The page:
With the Omicron variant of the Covid-19 virus surging in many countries, the ongoing global chip shortage is expected to continue but not worsen in 2022 according to a report by credit rating firm Moody’s. While some production disruption is expected the situation is expected to remain under control due to greater vaccination status across chip-producing markets as well as better supply chain management by companies.
The chip shortage developed early in the pandemic as factory closures curtailed supply while the shift toward remote work increased demand, leading to an imbalance that grew worse over time. The shortage worsened during the Delta surge in the middle of 2021, which hit Malaysia, Vietnam, Taiwan, Korea and Japan, key countries in the semiconductor supply chain. At that time, less than half of the population in those countries had received one dose of a Covid-19 vaccine, and only one-quarter was fully vaccinated.
“Now, more than half of the population is vaccinated in these countries, and production is unlikely to be stymied the same way that it was during the mid-2021 Delta wave. Given what we know about the efficacy of the currently available vaccines in combating the Omicron variant, the Omicron surge should have a milder impact on the semiconductor chip supply chain,” said the report.
As with countries and vaccines, companies were initially caught off guard by the effects Covid-19 had on the chip supply chain due to their production model. Many companies that adopted just-in-time manufacturing were ill-equipped to deal with shortages in raw materials and key inputs such as chips and other electronic components that cut production.
Now, companies are learning to mitigate supply-chain disruptions by building inventory and exploring alternative sourcing. “Companies are learning to deal with these increasingly common shortages by building buffer inventory and exploring alternative sourcing,” said the report.
Over the past year, capital expenditure from chip manufacturers has grown 15%, and prices have also soared, with annual price growth in double digits for many chip types, helping to moderate demand. “This has been an incredible boon for chipmakers, with sales skyrocketing more than 25% in 2021. Although we expect sales growth to moderate to 10% this year, the secular movement toward an increasingly digital world augers well for the industry, which is at the heart of all modern electronic devices.”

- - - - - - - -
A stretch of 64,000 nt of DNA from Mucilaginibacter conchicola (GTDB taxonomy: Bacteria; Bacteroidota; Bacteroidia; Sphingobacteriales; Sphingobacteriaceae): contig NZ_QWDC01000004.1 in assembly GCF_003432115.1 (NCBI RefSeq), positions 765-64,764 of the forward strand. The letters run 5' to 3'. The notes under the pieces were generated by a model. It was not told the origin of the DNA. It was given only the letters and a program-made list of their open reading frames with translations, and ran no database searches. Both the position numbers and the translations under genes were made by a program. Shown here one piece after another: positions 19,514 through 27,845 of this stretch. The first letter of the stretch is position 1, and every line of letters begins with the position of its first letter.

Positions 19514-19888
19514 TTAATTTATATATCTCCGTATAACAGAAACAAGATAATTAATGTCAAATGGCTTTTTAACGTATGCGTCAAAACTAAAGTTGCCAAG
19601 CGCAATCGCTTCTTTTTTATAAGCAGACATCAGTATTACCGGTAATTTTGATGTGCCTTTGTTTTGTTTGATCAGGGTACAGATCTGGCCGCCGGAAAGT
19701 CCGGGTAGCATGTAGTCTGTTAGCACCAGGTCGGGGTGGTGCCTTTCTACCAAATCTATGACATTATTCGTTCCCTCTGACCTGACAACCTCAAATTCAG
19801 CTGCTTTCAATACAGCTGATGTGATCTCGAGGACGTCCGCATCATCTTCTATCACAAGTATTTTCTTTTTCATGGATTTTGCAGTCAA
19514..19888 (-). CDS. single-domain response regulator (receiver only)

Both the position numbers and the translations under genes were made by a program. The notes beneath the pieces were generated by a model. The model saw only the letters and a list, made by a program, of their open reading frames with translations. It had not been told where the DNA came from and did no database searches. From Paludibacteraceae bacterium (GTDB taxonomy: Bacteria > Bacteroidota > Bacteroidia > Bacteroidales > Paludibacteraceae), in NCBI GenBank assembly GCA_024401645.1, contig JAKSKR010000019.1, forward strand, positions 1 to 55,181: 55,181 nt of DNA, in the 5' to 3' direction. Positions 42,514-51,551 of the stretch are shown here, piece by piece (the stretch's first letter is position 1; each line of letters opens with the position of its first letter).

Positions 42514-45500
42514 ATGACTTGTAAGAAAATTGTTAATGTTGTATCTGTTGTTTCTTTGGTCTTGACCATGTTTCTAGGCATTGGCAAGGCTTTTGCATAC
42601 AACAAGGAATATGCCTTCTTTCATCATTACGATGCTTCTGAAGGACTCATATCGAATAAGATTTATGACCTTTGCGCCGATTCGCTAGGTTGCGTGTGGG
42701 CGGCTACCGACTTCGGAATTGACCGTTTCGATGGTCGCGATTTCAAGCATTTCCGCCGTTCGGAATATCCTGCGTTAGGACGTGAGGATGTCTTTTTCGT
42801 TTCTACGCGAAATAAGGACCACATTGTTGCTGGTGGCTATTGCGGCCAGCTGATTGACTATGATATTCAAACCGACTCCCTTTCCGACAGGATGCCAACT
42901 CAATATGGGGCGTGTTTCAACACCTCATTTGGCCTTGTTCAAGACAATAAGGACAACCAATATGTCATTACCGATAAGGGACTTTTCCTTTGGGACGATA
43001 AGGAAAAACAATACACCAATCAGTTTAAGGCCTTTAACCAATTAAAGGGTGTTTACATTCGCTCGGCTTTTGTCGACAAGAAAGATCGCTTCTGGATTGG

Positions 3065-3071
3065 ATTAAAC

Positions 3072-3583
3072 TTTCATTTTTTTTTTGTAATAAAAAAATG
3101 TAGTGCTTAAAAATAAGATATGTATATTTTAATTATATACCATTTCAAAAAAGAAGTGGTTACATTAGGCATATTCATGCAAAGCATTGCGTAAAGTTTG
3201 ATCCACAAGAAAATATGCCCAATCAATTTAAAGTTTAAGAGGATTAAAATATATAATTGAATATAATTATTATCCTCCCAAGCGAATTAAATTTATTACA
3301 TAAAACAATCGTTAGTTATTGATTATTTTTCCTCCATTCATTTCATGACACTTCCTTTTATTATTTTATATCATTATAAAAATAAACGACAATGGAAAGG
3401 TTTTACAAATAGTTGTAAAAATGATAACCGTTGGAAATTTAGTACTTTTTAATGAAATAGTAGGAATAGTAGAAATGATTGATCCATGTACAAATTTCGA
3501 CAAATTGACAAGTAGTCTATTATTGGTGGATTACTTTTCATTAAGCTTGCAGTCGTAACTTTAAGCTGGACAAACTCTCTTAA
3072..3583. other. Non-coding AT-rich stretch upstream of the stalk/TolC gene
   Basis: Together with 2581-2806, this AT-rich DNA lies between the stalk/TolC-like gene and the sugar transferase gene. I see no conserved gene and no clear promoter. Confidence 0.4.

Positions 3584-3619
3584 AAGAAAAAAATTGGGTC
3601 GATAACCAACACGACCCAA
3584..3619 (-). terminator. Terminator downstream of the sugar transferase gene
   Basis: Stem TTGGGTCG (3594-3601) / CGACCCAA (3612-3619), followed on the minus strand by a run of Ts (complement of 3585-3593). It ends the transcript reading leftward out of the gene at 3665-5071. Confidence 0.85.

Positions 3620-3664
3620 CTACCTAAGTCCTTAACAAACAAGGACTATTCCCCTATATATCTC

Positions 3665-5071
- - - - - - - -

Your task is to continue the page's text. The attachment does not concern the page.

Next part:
The major chip manufacturers in Taiwan, Korea and China have all announced plans to expand operations domestically as well. India has also announced a new scheme to draw key semiconductor manufacturers to build fabs in the country, particularly those from Taiwan, with which it is discussing a free trade agreement. However, the supply constraints caused by Covid-19 clusters in various parts of the world will also aggravate chip shortages for certain chip applications (such as DRAM memory in the case of the current Xi’an lockdown). The major new foundries being built will only come on line after 2023, so lead times will be extended as supply remains tight, said Moody’s.
“Most new foundries (save for the one in Japan) are built to manufacture new-generation chips of 7 nanometers or less, leading to constrained supply for older-generation chips that are also typically consumed in larger quantities. The chip types that are likely to grow the most in the near term are those used in logic and sensor applications, with other areas such as electric vehicles, the Internet of Things, and 5G technology further driving demand…We expect these dislocations to be temporary and for long-term trends to dominate the chip cycle,” said the report.